When I woke up and realized what I had (not) done, I was astounded. Completely and utterly shit-kickin’ floored. How could this happen? Inconceivable.
It has been about 10 years that I’ve been pumping, and not once had I ever forgotten to do this. There was that time back in March of 2005, but still, my point remains. Don’t click that link right away or you’ll ruin the story. If you’re still curious when you’re done reading, click away.
Here’s the story.
Get home from work, play with the kids, have a little supper then start to wind down and get ready for the next day. Now, you all can see that I have a pretty elaborate hairdoo, and it takes a LOT of work to keep it looking so nice. Yes, that’s right – a home haircut every couple of weeks. Takes about 20 minutes total – including the shower afterwards. Well, I was getting a bit shaggy, and had a training presentation to give at work tomorrow morning, so it was clearly time for a cut, followed by a nice, hot, loose-hair rinsing shower.
My wife & daughter were asleep already (lightweights), but my son was still awake (he and I are the dominant male night owls of the house). We talked for a while, then I even did some reading for about 30-40 minutes before slipping off into the land of dreams.
I slept clear through the night – no screaming/crying kids, no bathroom runs, no low bloodsugars, nothing. No interruptions whatsoever. Sleep before 11:30, up by 7:00. Nice. So I make my way to the bathroom for the obligatory morning trip, and as I walk by my dresser, I notice my pump there…
What?!?! OHMYGOD OHMYGOD OHMYGOD!!
A quick hand check on my infusion site, and yep, there’s no tubing there – just the sharp edges of a disconnected quick set.
Holy. Shit. Mind is racing. How? What the hell was I doing last night? Holy. Shit. Again. Quick BG check – 386. Damn. On to the bathroom. Am I spilling ketones? Purple. Shit. How do I feel? Surprisingly, not terribly bad – a touch queasy maybe. Hadn’t noticed that before – is it nerves?. I had a huge dinner last night. A ton of insulin on board for many hours. Without that big bolus would I have been even higher?
Connect pump, punch in correction bolus, up the suggested dose by a bit (ketones = insulin resistance).
Mind is still racing. Need time. Can I/should I call in sick to work? Can I drink water? Will I be able to keep it down? What about that training I’m supposed to do this morning? Never been here before. Never been without insulin for so long. Can I pull out of it, or am I headed to the hospital for IV’s? I know that if I can keep from puking whatever water I drink, I should be fine. A bit of time, some insulin and a bunch of water, and I’ll be back in action. But can I keep from throwing up the water?! That is key. If you are not able to rehydrate yourself, you’re pretty much screwed and will not be able to recover without help (read “hospital”).
I just bolused 10+ units. Need time. Don’t want to push things too far too fast. Can I call in sick? What about that training? Shit. I laid back down and decided to just rest a bit. Drifting in and out of sleep, waking up to tell my wife that “I’m Ok, but it’s too early to tell if I’ll need to go to the hospital or not”. Great – just the type of thing she needs to hear as she’s rushing around trying to get the herself and the kids out the door on time. Have I mentioned that I married Superwoman?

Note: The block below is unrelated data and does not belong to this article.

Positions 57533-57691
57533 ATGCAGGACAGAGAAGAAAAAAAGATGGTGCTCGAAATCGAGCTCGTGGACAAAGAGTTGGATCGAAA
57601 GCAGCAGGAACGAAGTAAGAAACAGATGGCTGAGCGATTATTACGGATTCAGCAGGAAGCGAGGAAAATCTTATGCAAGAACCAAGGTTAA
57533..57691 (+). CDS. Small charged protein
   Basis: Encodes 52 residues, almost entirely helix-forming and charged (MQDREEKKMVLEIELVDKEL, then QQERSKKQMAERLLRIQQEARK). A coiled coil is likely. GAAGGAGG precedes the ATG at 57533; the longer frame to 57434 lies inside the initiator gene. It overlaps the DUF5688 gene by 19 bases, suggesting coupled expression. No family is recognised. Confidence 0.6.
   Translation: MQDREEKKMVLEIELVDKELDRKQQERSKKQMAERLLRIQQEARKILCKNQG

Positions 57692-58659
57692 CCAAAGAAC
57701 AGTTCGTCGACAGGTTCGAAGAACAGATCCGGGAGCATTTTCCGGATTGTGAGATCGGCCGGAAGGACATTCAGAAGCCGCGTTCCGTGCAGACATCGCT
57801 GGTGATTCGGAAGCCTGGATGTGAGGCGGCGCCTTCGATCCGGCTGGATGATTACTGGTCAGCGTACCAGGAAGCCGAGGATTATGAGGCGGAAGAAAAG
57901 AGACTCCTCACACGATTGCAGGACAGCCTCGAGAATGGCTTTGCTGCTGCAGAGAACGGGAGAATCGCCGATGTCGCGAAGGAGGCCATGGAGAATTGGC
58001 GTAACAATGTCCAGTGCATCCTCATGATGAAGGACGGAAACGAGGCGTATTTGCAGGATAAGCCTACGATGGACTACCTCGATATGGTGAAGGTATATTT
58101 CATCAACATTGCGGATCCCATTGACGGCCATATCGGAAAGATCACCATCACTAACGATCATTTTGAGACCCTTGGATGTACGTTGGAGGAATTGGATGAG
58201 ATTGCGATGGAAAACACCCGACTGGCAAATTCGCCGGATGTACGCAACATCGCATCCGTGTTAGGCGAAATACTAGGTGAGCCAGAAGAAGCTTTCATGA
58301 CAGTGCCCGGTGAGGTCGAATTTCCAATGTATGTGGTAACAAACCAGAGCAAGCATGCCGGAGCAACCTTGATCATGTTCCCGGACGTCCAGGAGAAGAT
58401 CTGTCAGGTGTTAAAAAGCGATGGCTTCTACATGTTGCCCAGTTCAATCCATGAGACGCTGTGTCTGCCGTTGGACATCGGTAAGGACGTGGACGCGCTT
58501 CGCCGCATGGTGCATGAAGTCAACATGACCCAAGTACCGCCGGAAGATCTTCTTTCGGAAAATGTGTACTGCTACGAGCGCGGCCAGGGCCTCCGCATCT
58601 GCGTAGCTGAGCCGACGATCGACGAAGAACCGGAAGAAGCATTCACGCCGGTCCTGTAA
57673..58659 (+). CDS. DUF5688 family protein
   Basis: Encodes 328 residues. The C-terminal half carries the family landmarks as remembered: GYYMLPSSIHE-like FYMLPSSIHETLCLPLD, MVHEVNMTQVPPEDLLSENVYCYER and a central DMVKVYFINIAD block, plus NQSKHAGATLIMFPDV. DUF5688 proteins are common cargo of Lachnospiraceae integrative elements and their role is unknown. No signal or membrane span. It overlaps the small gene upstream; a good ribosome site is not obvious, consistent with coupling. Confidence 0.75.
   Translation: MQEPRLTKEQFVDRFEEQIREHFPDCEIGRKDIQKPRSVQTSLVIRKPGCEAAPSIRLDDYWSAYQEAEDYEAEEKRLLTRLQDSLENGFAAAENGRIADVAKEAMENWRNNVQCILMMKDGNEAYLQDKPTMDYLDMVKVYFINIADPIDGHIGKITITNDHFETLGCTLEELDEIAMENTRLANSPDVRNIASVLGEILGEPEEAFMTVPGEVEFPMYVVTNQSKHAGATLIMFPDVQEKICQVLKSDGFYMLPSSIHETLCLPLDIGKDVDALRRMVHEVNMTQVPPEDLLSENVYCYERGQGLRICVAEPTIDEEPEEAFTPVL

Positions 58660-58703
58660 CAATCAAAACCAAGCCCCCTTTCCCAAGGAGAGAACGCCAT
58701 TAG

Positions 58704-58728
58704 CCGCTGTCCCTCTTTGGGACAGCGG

I rested for about an hour, being sure to get up before my wife left the house. I tested again and was down to 308 – super. Seems a bit fast, but I’m not complaining. I feel Ok. Just a bit queasy, but very tolerable considering the situation.
Here’s the test. Down the chute with a big tall glass of water. Sit down, wait a few minutes. Feeling Ok so far – wait some more.
This is gonna work – I’m holding my water just fine. I continue to get ready for work, drinking water like a camel that has been traveling thirsty for a long, long time.
I get to work, down to 222. Ok, I’m going to make it. I am going to pull out of this potentially yucky situation.
I feel pretty beat up – run over by a small vehicle, but honestly pretty happy about not having to get help with it.
I do my training session, and it goes well. I even told the story about being bit on the head while playing basketball yesterday. Yes, you read that right (now is not the time or place for details…).
Done with training, extremely well hydrated, close to time for today’s basketball (I’m playing about three times a week now, and loving it). I wanted to test for ketones, but would you believe I actually ran out of ketostix at work? Those bottles are supposed to last for like, a lifetime right?
Basketball goes good – at least no major events or catastrophes – I count those days in the “good” column. I feel more tired than usual, but that is expected I think with all I’ve put my body through last night.
Make it through the rest of my day, get home, play with the kids, have a little supper then start to wind down and get ready for the next day. And start it all over again – pump firmly attached to my hip.
With a sincere thanks to God for helping me pull through that situation unharmed, I move on to the next day and on to the next challenge.
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You gain strength, courage and confidence by every experience in which you really stop to look fear in the face. You are able to say to yourself, ‘I have lived through this horror. I can take the next thing that comes along.’ You must do the thing you think you cannot do.— Eleanor Roosevelt, “Hammer Time” on Alecia’s Blog
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DisclaimerI am not a medical professional. This is not medical advice and is not meant to replace medical advice. Your diabetes may vary. Contact your health care provider for specific questions.
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